Why I Love an Old Fashioned Christmas

1435391_49019940On Sunday we shared a lot about the traditions surrounding Christmas. Or if the word tradition bothers you – think instead of rhythms that surround Christmas. Because traditions are funny things, they are rooted in the past, but they actually preserve the future. That’s what they do.

Traditions are things that grow, that hold faith and family together. And without them family and faith can slip away or fade away.

This is something that I’m beginning to realize more and more. That traditions create memories, they are containers that hold meaning, and draw family together and pass along faith.

So on Sunday I shared some of the traditions that are part of my family.

Watching National Lampoons every year

  • Decorating the tree
  • Going to Christmas Eve services
  • Praying before gifts
  • Reading the Christmas story
  • And many more

The point is that the traditions – or rhythms – ground my family and my faith. They ensure that I remember that something important is happening and someone important is coming.

So we closed Sunday with giving a simple challenge: what is one tradition you want to start this year, and one tradition you want to keep and really invest in.

And I know in one sense all this talk about tradition makes me old fashioned. But that’s okay, because what really matters to me isn’t being cool and new. What really matters is my family growing closer, being pointed towards Jesus, and having memories that last, linger, and shape them.

 

 

Sermon Notes:

Big Idea: Creating and keeping traditions matter.

Teaching Points:

  • The stories are the point
  • That traditions are often the cradle and the keeper of faith.
  • Creating and keeping traditions matter
  • Traditions hold family and faith together

Adult Discussion Questions:

What stuck out to you from the sermon? What was challenging to you? How did God speak to you through it? What was new? What was funny? What are some of the traditions your family kept growing up? What are some of your favourite memories? Why do you think traditions might be important? What are some traditions you keep in your family? What are some you might want to start? How can tradition help to pass along faith, and hold family together?

Discussion Questions for Young Families

Talk to your kids about some of your favourite traditions. Then ask them, “What traditions should we have around Christmas?” Why not invite them into the discussion and take up their ideas. Sundaes on Christmas Eve? Why not. Wake up before the sun on Christmas day? Sure. Talk to them and develop some traditions.

Challenge for the Week: What traditions do you want to start, and keep?

Traditions, Turkey, and Tree’s

1435915_59713170This Sunday is our annual Christmas meal at the church. So if you’re in the area and want some turkey, come on by and join us.

But this is one of the things that I love most about Christmas. I love how there are traditions that we do every year. That there are reminders that Christmas is coming, that there are markers that point to Jesus, that there are memories that go back decades.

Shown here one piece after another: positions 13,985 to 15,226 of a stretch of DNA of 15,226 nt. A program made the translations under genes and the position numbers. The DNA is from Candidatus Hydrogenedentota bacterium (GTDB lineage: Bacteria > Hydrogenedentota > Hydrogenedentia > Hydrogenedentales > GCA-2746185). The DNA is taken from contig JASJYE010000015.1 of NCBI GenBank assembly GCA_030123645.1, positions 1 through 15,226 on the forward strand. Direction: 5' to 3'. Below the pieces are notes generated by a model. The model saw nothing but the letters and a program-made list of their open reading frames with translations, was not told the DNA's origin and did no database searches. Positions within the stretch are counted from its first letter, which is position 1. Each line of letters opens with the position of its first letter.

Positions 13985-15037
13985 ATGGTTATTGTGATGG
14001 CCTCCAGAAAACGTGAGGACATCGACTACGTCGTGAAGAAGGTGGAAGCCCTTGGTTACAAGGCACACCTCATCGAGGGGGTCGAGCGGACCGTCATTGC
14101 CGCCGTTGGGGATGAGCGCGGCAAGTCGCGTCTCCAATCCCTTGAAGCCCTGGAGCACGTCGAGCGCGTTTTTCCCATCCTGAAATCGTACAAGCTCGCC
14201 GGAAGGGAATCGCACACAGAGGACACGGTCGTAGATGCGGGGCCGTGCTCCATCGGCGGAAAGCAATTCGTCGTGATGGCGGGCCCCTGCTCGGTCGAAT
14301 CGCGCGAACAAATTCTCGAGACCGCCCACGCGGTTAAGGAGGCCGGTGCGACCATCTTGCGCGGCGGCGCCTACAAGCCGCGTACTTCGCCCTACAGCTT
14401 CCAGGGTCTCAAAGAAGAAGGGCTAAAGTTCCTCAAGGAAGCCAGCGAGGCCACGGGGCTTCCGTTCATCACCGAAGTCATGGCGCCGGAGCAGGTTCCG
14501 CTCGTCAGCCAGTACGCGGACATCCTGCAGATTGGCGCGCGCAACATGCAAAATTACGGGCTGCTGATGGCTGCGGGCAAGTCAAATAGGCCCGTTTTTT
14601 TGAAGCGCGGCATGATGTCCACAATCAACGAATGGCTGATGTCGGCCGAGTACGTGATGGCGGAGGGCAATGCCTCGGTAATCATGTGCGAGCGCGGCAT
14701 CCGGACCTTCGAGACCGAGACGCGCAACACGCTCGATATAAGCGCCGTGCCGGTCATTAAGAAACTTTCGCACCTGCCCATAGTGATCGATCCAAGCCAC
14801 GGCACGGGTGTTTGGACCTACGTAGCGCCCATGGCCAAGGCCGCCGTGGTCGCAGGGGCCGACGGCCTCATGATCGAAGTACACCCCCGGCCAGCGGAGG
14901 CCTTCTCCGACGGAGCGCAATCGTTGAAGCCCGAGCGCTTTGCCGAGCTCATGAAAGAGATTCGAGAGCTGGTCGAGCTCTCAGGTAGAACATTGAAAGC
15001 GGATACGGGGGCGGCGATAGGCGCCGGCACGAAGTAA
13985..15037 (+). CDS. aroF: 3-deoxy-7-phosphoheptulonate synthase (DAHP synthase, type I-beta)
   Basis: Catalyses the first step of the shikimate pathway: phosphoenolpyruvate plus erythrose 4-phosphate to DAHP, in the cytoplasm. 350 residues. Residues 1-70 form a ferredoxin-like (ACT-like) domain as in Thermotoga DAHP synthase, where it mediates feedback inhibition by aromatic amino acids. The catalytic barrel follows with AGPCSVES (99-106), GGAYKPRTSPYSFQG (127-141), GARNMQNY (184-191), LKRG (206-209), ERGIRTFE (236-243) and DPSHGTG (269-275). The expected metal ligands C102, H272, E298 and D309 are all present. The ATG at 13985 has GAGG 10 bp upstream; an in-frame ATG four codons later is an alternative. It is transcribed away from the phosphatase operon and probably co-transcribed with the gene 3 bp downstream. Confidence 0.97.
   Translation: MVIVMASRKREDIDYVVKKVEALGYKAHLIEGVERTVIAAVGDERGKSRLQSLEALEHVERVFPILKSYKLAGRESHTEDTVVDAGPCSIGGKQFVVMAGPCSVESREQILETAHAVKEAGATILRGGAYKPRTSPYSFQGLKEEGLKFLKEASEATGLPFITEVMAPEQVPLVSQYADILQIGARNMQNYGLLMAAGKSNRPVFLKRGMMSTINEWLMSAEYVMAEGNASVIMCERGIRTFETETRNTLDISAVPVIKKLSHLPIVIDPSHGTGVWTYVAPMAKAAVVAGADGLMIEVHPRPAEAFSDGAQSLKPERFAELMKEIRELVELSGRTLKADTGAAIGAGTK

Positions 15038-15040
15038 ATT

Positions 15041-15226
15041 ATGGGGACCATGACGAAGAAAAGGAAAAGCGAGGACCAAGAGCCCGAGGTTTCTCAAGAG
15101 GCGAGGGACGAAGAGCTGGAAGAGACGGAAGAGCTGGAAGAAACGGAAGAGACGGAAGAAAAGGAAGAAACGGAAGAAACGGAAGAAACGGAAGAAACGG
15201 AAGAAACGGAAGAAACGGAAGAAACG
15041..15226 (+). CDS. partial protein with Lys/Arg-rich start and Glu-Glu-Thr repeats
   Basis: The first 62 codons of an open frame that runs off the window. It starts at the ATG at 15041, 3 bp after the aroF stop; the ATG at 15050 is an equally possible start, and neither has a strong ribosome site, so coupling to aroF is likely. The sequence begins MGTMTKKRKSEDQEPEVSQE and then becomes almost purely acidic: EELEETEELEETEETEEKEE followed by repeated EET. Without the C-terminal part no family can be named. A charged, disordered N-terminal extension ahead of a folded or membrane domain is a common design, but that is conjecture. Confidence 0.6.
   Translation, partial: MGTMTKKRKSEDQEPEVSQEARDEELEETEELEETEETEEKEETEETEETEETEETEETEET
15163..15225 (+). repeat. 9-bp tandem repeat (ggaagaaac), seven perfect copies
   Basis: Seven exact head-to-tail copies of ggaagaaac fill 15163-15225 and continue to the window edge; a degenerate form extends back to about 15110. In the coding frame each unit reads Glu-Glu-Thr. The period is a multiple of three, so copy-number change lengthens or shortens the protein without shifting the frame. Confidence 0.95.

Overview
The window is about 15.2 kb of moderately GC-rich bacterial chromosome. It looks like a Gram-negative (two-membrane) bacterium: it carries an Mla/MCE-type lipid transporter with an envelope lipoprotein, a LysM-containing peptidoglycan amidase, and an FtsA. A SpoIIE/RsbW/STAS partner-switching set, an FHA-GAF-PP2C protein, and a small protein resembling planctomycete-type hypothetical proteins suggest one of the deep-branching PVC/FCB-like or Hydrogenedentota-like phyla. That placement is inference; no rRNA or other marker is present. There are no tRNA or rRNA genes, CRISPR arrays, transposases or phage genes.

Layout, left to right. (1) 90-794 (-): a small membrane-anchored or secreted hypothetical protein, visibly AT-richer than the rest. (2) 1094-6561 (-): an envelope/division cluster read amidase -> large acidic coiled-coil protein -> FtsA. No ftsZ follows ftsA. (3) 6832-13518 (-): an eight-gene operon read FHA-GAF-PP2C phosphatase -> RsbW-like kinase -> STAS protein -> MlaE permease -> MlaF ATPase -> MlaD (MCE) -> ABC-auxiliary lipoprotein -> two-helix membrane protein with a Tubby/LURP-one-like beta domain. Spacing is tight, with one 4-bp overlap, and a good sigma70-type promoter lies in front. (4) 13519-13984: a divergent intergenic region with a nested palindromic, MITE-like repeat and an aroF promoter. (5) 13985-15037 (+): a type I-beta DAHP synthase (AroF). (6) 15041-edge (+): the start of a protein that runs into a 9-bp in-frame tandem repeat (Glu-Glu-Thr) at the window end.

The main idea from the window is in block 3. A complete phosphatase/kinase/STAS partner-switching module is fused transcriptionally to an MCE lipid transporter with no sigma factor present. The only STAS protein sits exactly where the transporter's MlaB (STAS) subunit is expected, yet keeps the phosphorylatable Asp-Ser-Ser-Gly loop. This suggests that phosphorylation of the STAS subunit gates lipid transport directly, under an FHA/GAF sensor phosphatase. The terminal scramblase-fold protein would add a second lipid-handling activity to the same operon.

For me, one of the memories I have is watching the movie National Lampoon’s Christmas each and every year. It was my dad’s favourite movie, and every year we’d watch it together.

But what about you? What makes Christmas – Christmas for you?

Because traditions matter, memories matter, and markers matter.

So that’s what we are going to be talking a little bit about on Sunday before we eat lots of turkey. But before we get there, why not think through what traditions matter to you. Because the funny thing about traditions is they root us in the past, but point us forward to the future. And that’s what we’ll explore on Sunday.

Christmas Eve and Traditions…

There sometimes seems to be a negativity towards tradition. That tradition is old, irrelevant, and outdated. This is surely the case sometimes, but I don’t think it is the case during this time of Christmas.

Tonight I’ll be running my first Christmas Eve service at 7:00 at the church. And I am so looking forward to it. I love the carols, lighting the candles, hearing the story, and the tradition of it. The tradition surrounding the Christmas Eve service doesn’t make it feel old and irrelevant to me but deep and rooted. I feel a part of something centuries old and meaningful. And tonight is extra meaningful for me because of tradition.

For all my life I would go to a Christmas Eve service and hear my dad and mom lead it together. And they used the same structure for almost 25 years.There were always new pieces but there were familiar parts and traditions within it. And tonight I get to carry that tradition on. After my dad passing, this is what I missed around this season. But tonight Krista and I get to carry on the tradition leading our first Christmas Eve service, and even using his service.

Those are the best traditions. The ones that have deep meaning, that make you feel a part of something, that generate beautiful memories, and are things you look forward to. And isn’t that what Christmas is about? Having beautiful traditions that create memories, meaning, depth, and hope?

My challenge to you is this: start a tradition. Start something that will give meaning to this time of the year each year. Start something that will give depth and create great memories. Start something you can pass onto your kids, grandkids, or family. Maybe its going to a Christmas Eve service, sharing stories, creating something as a family, or any other number of things. But this is the year to start a good tradition.

But for me I won’t be starting a new tradition…but carrying on an old one.

Leading a Christmas Eve service just like my dad would…